Summer was sweet for Caroline
Hinsdale native demonstrates her tennis talent at the Pan Am Games, U.S. Open
Last updated 9/18/2019 at 3:29pm | View PDF
What constitutes an memorable summer? If you're a professional tennis player like Hinsdale's Caroline Dolehide, the season couldn't have served up a much better sequence of thrills and delights than 2019's just did.
To kick it off, the USTA chose Dolehide to represent Team USA at the Pan Am Games in Lima, Peru. It was a smart choice. On Aug. 3, she and partner Usue Arconada became the first American gold medalists in women's doubles since 1991 at the quadrennial sporting event. The duo didn't drop a set en route to the championship, despite a slippery red clay surface and a crowd that was not exactly hospitable to the athletes
from up north.
"We had a lot of confidence," Dolehide said during a visit to Hinsdale right after the games, adding that she and Arconada had won two tournaments in the U.S. and placed second in two others in the months before Lima. "We're really good friends, that's what made it work well. We came here to win the gold medal, and we actually did it."
She said her eyes welled up on the medal stand as the U.S. flag was hoisted to the strains of "The Star-Spangled Banner." But hold the celebration. Dolehide had to rest for her singles final the next day.
The tough, back-and-forth match ultimately went her Argentinian opponent's way in a third-set tiebreaker. That just meant Dolehide received a silver to complement her gold.
"Words can't describe how nervous I was going into every one of those matches," admitted a smiling Dolehide of her singles draw. "Being out there alone and playing for your country, it was very, very nerve-wracking. The atmosphere was just so intense."
As a Pan Am Games singles finalist, she also moves up the priority list for selection to the country's 2020 Tokyo Olympics contingent.
"There's still a little bit of hope, and I still have a little bit of time to get my ranking up," she said. Dolehide's current world rankings are 201 in singles and a career-high 69 in doubles.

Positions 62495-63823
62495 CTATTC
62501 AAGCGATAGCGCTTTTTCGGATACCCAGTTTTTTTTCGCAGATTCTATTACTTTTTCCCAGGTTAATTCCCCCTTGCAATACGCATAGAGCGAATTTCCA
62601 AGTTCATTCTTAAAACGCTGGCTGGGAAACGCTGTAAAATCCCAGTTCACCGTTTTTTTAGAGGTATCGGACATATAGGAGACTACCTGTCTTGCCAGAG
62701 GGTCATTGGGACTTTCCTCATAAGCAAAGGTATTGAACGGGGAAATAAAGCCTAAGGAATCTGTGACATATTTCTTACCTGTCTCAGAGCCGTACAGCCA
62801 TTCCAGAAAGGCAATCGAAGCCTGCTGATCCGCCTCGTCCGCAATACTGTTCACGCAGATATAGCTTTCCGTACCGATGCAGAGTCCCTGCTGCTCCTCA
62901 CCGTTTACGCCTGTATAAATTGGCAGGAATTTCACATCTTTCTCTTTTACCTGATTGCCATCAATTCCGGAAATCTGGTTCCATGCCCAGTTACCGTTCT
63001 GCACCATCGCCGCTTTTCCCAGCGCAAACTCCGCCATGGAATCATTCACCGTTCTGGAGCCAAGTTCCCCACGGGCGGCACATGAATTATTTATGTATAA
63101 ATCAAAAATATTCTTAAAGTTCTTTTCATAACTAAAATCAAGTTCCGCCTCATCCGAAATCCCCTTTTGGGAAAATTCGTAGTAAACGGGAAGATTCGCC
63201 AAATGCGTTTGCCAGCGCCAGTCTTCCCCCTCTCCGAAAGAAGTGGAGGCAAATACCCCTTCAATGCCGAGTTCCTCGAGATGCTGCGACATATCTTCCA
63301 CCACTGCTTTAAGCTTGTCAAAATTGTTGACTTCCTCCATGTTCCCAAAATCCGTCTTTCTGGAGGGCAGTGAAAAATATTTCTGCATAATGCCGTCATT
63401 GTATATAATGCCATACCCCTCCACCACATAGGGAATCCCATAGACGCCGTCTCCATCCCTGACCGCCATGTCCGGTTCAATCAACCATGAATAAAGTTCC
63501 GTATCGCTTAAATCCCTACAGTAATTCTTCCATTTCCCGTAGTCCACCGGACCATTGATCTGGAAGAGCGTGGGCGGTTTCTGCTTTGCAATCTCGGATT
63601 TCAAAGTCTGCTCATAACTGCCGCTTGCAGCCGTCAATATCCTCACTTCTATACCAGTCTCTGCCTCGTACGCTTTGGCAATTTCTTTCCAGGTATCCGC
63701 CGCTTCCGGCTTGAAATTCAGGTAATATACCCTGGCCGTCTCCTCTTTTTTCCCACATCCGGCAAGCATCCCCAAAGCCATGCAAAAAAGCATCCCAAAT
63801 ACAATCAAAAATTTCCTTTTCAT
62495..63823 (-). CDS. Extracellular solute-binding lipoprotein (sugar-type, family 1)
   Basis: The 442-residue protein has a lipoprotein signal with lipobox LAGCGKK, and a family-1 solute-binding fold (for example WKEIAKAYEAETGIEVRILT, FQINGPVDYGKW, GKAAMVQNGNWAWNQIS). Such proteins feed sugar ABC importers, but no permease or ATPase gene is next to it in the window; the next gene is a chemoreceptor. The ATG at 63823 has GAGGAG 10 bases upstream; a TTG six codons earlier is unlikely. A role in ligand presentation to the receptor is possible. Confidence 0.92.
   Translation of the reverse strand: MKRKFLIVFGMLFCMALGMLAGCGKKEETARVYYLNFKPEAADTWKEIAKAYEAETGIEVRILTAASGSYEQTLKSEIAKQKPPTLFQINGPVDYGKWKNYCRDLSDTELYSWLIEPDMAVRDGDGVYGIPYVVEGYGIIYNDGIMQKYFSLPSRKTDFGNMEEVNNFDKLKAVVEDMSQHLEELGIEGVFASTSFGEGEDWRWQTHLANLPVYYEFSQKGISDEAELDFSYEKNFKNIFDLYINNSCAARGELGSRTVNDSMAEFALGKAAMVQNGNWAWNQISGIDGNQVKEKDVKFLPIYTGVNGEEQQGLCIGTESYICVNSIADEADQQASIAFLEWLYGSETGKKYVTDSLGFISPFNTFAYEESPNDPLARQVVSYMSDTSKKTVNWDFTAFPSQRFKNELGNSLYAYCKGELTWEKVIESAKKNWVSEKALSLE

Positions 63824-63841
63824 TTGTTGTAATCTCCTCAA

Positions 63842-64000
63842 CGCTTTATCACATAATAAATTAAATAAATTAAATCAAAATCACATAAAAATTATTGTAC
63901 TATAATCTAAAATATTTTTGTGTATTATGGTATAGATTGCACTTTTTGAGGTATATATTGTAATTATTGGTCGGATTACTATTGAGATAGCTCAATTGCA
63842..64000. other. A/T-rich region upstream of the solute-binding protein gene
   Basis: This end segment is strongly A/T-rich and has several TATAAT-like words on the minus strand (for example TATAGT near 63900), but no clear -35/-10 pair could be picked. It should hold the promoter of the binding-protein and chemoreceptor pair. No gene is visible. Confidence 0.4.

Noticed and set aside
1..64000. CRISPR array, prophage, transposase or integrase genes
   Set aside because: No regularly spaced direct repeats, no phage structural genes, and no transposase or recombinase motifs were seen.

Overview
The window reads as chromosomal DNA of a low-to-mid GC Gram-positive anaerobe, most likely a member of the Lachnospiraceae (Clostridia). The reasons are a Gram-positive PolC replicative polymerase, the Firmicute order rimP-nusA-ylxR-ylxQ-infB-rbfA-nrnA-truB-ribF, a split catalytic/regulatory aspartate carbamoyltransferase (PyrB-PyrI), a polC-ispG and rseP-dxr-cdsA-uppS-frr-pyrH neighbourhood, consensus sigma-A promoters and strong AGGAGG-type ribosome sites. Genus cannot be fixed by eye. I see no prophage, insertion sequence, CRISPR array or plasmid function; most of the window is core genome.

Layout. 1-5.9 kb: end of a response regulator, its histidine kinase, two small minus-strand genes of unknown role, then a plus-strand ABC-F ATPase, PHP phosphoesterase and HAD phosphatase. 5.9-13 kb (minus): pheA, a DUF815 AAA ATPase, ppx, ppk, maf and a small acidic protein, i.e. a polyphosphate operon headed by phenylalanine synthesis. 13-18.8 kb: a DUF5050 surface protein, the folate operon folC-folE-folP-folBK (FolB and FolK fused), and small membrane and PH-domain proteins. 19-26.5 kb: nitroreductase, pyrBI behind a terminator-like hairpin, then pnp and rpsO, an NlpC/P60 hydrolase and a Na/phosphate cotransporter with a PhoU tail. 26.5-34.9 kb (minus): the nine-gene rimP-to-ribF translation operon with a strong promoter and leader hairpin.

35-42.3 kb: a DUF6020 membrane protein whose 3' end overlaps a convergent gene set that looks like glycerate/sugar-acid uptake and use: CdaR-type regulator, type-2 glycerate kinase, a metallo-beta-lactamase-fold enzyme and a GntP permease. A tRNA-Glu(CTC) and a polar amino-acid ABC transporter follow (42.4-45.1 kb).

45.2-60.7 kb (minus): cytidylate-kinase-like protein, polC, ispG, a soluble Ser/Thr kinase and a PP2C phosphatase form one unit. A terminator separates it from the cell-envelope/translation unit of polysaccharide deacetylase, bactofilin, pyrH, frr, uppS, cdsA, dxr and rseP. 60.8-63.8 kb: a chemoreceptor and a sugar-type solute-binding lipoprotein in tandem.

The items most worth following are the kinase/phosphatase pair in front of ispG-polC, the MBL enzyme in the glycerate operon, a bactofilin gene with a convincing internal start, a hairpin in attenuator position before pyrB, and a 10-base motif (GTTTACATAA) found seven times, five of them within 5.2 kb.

There's nothing like winning tournaments to boost one's ranking, and that's what unfolded the week of Aug. 12 as she carried her newfound medalist's confidence into the Thoreau Tennis Open in Concord, Mass. Dolehide needed the benefit of a wild card to get into the tournament, where she proceeded to vanquish a series of higher ranked adversaries and capture the title. A video posted on the tournament's Facebook page shows Dolehide joined by all of the ball kids in a victory plunge in the tennis club's pool.
Next up was the U.S. Open. Dolehide had played in both the qualifying and main draw of New York's Grand Slam event before. But this was different, she said.
"This was the first time that I felt like I truly belonged there and could go really far, in the sense that I just felt calmer in general," Dolehide explained. "Emotionally, and everything else that comes with playing on the biggest stage in the world, plays a huge part in performing. I truly believe that playing in the past, under the lights, in extreme New York summer heat, when Kelly Clarkson performed on center court, etc., gave me the experience I needed to come back and show what I've learned."
Dolehide made it through the three qualifying rounds. Her reward was a first-round match with China's Qiang Wang, a top-20 player in the world. It was a tight 6-4, 6-4 contest won by Wang (who, incidentally, just kept winning until Serena Williams upended her in the quarterfinals). It was a validating experience, Dolehide said via email from Orlando where she lives and trains.
"I will remember the confidence that came from the work I did before the U.S. Open and seeing it show by winning three singles matches and then learning from my loss against Wang," she wrote.
In the doubles bracket, Dolehide was paired up with veteran and former U.S. Open women's doubles champion Vania King. The unseeded tandem soon showed they were a natural fit. After a tense three-set opening round victory, they won three straight matches to set up a semifinal against the world's fourth ranked team.
"Officially becoming apart of the 'Final 8 Club' at the U.S. Open was exciting," she said, made even more special by "having most of my family come out to support."
Dolehide, who turned 21 this month, said her maturity as a professional continues to develop.
"My experiences around the world with different cultures and people have taught me how much we all have in common, especially in sport," she said. "The common goal of work ethic is something I look for in people that I surround myself with, and it's really fun to see others try to reach their goals.
"My goal is to maximize my potential, and I am getting closer to that goal every day."